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…and I’m back in Istanbul airport waiting for my Turkish Airlines connection to Dushanbe.  Sounds like déjà vu, feels like déjà vu, must be déjà vu, right?

Anyway, I spent 14 months in Africa, and you got, like, three posts.  One of which was an apology for not posting.  Poor.  I do have some more in the hopper, I promise, and hopefully, my flights back-and-forth to Europe next week will give me time to pound out some more posts on Zimbabwe and my Southern African experience generally.

In the meantime, here’s the brief version of what’s the what:

  • Moving back to Tajikistan for work;
  • Hopefully will be there a while;
  • Had precious little paid work in Zimbabwe;
  • Got married in December;
  • And again in June (to the same wonderful woman, for legal reasons); and
  • Expecting a baby in January.

So, it’s been an eventful 14 months that I’ve been essentially silent on this blog.  I’m going to see that the eventful next months aren’t so quiet here.

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The stats helper monkeys at WordPress.com (their cheesy phraseology, not mine – ed.) mulled over how this blog did in 2010, and here’s a high level summary of its overall blog health:

Healthy blog!

The Blog-Health-o-Meter™ reads This blog is on fire!.

Crunchy numbers

Featured image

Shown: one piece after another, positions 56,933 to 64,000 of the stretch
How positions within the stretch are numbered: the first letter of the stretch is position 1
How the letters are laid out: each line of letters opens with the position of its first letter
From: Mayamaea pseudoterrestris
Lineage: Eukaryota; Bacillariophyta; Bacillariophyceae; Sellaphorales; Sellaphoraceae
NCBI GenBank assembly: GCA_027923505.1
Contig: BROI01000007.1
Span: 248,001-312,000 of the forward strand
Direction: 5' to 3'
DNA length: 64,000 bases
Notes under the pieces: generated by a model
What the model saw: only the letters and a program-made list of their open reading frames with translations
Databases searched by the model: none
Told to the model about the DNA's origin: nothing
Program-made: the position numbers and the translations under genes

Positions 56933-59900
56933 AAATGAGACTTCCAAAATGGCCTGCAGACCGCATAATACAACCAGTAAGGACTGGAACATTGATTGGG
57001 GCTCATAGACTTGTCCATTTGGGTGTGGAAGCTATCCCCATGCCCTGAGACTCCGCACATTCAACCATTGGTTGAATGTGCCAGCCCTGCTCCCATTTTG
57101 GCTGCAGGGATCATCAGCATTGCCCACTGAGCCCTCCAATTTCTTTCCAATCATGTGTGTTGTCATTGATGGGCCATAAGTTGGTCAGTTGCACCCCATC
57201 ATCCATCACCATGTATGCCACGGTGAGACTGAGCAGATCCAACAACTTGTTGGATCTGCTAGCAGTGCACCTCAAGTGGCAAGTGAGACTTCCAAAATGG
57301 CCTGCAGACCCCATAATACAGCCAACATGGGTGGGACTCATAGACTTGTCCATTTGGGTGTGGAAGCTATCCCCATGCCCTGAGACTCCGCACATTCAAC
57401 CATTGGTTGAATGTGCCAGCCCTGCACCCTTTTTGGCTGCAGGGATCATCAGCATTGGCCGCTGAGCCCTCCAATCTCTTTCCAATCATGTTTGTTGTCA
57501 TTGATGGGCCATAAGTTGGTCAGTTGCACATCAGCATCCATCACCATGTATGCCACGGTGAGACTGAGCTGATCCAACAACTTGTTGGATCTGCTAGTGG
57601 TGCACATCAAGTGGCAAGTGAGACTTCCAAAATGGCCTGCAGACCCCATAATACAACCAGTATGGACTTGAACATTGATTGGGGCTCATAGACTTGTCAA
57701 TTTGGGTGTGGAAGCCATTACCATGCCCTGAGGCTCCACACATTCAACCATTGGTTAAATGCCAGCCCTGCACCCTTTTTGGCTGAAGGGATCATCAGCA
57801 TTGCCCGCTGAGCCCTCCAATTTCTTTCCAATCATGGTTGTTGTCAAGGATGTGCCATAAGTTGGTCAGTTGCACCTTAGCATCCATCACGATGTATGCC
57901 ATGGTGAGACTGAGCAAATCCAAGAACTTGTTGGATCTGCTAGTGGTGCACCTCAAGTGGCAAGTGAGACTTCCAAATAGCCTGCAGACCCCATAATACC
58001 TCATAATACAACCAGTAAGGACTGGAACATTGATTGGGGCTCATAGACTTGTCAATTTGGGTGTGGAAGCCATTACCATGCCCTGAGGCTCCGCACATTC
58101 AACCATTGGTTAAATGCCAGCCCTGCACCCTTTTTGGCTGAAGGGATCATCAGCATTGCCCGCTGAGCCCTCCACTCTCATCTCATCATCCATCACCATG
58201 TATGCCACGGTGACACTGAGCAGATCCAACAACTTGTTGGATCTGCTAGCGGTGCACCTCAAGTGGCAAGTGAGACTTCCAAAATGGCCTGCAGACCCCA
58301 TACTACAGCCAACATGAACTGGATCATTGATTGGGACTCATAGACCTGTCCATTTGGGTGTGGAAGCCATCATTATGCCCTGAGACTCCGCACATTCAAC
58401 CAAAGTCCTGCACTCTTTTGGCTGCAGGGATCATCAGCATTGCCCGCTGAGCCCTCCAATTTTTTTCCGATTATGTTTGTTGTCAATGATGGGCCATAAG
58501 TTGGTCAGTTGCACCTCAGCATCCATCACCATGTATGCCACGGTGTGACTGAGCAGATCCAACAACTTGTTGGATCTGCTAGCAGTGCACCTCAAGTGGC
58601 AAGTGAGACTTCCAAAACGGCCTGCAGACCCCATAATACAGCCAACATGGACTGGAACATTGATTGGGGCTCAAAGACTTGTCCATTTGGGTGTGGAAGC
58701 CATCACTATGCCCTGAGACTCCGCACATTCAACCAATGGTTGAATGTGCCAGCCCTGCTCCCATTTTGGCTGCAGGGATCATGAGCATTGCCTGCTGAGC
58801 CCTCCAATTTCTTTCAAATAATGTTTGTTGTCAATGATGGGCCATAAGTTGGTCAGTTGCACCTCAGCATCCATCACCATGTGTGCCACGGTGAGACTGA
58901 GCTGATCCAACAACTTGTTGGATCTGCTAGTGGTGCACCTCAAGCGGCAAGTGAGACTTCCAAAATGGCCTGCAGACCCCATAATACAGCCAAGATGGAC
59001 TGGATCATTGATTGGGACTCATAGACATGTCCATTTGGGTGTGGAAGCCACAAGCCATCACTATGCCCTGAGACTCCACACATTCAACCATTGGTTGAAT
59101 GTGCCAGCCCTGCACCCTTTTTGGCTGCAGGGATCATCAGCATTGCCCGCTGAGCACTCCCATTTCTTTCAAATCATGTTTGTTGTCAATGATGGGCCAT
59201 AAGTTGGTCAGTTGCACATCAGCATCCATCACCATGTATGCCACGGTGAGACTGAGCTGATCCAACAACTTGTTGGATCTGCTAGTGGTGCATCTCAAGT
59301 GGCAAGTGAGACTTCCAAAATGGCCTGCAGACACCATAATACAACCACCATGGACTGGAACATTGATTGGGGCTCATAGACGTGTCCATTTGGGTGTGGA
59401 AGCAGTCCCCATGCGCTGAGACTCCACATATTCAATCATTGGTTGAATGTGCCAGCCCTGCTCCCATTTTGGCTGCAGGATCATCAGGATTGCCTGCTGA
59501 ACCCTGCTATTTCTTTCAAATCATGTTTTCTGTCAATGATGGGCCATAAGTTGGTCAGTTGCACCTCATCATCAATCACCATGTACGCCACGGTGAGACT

A Boeing 747-400 passenger jet can hold 416 passengers. This blog was viewed about 7,400 times in 2010. That’s about 18 full 747s.

In 2010, there were 36 new posts, growing the total archive of this blog to 115 posts. There were 69 pictures uploaded, taking up a total of 6mb. That’s about 1 pictures per week.

The busiest day of the year was July 20th with 117 views. The most popular post that day was A first growth Bordeaux hiding in Dushanbe.

Where did they come from?

The top referring sites in 2010 were facebook.com, tojikvso.blogspot.com, carpetblog.typepad.com, syukyuman.blog95.fc2.com, and en.wordpress.com.

Some visitors came searching, mostly for dushanbe, devushka, nurek dam, roghun, and roghun dam.

Attractions in 2010

These are the posts and pages that got the most views in 2010.

1

A first growth Bordeaux hiding in Dushanbe July 2010

2

Dushanbe’s Haji Yakub Mosque April 2009

3

Roghun Dam: A story of water, cotton, corruption, and coercion January 2010
4 comments

4

Good-night, sweet Carpetblog January 2010
2 comments

5

About April 2009
3 comments

 

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So that’s the end of WordPress’s summary of my blog, and I wanted to take a brief moment out of digging through several hundred unresponded-to e-mails that I ignored over the holidays to wish everybody a Happy New Year, and also to apologize for the dearth of posts since about June.  That’s when I moved to Zimbabwe and it has been an amazing six months, filled with romance, stone sculptures, furniture commissioning, job hunting, and English solicitor qualification exams.  All is well though, better than great in most ways, and my New Year’s resolution is to keep in better touch with this blog and my other, wine auctions one too.